Industrial space take up is running at its fastest pace ever, over 24m sq ft in the last six months, and over 50m sq ft in the last twelve months, both records by a long way. The bulk of recent transactions are from online retailers but manufacturers too are acquiring more units, its share of the warehouse take up doubling to 15% in the space of one year.

Investment volumes for the market as a whole are picking up. Deals worth £12.59bn in Q2 (source: Property Data and BNP Paribas RE) was the highest second quarter for three years. Likewise, the total for the first six months of the year was the highest since 2018. And though this half year total is comparable to the ten-year average, it is a pale shadow of the volume of transactions during the middle of the last decade. Indeed, the £23.95bn total transacted over H1 was just 60% of that in 2015 at the height of the market.


However, the source of capital for these transactions has been shifting over the decade. UK investors are still the largest single grouping by a long way, but their share of total UK transactions has fallen from 64% in 2011 to 48% last year while the domestic share during the first six months of 2021 has shrunk even further to 44%.

It is worthy of note that overseas investors do not seem to have been put off investing in the UK since the Brexit vote in 2016. Their share of total transactions has continued to rise despite the grave warnings that some economists made at the time of the referendum about the viability of UK business after it leaves the EU. Indeed, the year after the vote, 2017, saw the highest annual amount of UK property bought by overseas investors (£32.5bn out of that year’s total of £66.5bn). It’s wonderful what a sharp deterioration in the sterling exchange rate does to the mindset of overseas investors!

The sustained investors demand has ensured that total returns from commercial property remain highly competitive against other domestic asset classes. Indeed, over the last decade, commercial property has delivered higher returns than those of UK equities and government bonds. Also note the recent strong performance of REITs which is often a leading indicator of the performance of direct property.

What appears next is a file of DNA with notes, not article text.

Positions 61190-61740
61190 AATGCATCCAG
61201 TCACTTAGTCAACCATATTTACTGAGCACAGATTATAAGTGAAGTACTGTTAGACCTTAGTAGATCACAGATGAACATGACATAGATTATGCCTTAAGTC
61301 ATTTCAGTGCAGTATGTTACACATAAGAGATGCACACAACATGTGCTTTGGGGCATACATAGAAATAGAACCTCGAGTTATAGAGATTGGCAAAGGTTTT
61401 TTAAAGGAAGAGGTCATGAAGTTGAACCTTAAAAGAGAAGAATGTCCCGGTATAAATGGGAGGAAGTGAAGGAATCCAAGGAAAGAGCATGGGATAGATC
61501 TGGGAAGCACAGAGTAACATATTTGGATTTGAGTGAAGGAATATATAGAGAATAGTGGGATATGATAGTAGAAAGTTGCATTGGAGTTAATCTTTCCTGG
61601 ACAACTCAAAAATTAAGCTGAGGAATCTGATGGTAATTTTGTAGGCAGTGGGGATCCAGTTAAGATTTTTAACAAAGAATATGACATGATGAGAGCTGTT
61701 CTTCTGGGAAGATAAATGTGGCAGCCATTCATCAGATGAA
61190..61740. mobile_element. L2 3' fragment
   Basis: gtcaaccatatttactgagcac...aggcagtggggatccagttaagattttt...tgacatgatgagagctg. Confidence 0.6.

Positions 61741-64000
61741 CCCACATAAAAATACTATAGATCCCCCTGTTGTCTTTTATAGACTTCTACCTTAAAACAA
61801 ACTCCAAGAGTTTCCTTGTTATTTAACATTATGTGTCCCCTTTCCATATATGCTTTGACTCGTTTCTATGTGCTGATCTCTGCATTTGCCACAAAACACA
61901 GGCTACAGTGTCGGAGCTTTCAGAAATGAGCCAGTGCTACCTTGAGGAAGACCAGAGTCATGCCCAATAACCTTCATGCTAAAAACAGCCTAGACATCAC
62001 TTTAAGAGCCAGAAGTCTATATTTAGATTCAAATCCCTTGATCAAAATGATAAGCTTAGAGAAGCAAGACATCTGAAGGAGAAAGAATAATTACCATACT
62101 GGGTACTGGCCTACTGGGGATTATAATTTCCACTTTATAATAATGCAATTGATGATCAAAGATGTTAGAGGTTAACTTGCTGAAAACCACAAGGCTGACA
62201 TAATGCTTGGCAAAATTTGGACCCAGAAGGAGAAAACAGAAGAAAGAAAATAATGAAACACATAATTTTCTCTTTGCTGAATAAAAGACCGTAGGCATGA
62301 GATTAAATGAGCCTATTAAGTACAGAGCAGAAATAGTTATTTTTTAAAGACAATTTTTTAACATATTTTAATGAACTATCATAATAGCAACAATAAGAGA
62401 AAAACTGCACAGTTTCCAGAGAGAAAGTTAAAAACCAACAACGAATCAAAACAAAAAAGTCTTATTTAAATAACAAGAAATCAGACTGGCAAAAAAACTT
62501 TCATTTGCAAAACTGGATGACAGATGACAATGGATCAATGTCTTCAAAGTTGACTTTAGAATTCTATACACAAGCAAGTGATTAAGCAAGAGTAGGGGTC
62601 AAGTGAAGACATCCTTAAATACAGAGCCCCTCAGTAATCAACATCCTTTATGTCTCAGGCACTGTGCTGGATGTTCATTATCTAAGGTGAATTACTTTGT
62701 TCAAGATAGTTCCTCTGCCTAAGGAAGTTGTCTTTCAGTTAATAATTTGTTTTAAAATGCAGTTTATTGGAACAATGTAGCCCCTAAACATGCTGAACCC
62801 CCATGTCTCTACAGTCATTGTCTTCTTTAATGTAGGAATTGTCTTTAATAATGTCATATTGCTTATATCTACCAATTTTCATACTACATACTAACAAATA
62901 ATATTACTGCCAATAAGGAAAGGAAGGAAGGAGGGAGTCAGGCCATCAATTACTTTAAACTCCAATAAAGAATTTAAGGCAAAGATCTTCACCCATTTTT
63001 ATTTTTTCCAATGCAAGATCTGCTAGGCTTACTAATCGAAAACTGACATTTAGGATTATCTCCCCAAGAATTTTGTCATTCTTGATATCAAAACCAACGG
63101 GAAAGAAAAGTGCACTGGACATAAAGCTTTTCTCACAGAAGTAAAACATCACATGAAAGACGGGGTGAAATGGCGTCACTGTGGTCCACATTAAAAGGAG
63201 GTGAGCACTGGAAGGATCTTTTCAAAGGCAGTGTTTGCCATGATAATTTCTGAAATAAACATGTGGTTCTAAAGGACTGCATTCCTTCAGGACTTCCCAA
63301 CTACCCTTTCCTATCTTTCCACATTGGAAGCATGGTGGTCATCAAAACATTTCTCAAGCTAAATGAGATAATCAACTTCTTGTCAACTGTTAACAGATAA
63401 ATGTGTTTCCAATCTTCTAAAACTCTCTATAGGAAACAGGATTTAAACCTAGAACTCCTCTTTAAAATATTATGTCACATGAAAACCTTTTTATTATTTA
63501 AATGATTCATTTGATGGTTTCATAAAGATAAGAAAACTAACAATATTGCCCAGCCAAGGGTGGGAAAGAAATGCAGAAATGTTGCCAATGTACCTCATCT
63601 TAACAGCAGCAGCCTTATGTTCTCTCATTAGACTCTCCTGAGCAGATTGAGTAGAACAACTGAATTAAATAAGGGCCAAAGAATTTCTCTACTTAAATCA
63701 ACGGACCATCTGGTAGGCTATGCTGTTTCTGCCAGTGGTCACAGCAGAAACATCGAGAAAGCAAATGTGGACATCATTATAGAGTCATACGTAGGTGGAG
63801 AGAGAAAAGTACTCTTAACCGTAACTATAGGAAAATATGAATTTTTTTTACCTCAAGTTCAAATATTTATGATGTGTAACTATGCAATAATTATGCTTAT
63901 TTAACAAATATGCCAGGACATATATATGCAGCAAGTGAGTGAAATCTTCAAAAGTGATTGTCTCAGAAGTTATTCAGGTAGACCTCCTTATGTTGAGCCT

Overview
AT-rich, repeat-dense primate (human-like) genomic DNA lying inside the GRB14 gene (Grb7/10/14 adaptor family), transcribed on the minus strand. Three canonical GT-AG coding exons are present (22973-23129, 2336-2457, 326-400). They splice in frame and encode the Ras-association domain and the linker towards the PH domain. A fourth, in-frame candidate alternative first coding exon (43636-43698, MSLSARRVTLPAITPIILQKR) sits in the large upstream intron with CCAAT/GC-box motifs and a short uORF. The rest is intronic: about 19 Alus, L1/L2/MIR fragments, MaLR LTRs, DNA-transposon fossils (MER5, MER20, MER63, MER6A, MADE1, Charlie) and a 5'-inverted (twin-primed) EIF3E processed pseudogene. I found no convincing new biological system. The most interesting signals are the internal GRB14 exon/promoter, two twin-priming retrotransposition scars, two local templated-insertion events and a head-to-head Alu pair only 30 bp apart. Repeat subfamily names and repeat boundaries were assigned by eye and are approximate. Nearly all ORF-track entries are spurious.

Some commentators are suggesting that, in an era of higher inflation, commercial property is well placed as an inflation hedge. We do not fully subscribe to that view. The rental growth outlook remains particularly weak for retail and office assets, with only industrial assets generating meaningful rental growth over the short term.

Rather, we believe that property performance will be yield driven; capital growth and through that, total returns being dependent on property yields remaining firm and, in some cases, hardening further. The outlook for the industrial sector remains positive – tenants chasing a decreasing number of available units – at least for the next few quarters.

Development is increasing, but so are costs. Bar for some completing in the coming few months, these cost increases, and in some cases lack of available construction staff and materials may begin to impact negatively on proposed new builds. Some proposed development may become unviable or may have to be deferred thereby further limiting tenant choice and further pushing up asking rents.

The industrial sector

Rarely can a set of drivers have been lined up so perfectly for any part of the commercial property market than for the industrial sector just now: the enforced closure of much of the physical retail space, the necessity of shoppers to buy online and the corresponding massive demand from distributors that has fuelled the growth in rents. Through that, demand from investors has driven yields down to historic low levels. Yet, the industrial sector has for many years delivered above market average returns, generated mostly from the high income return, which compensated for limited rental growth … until now.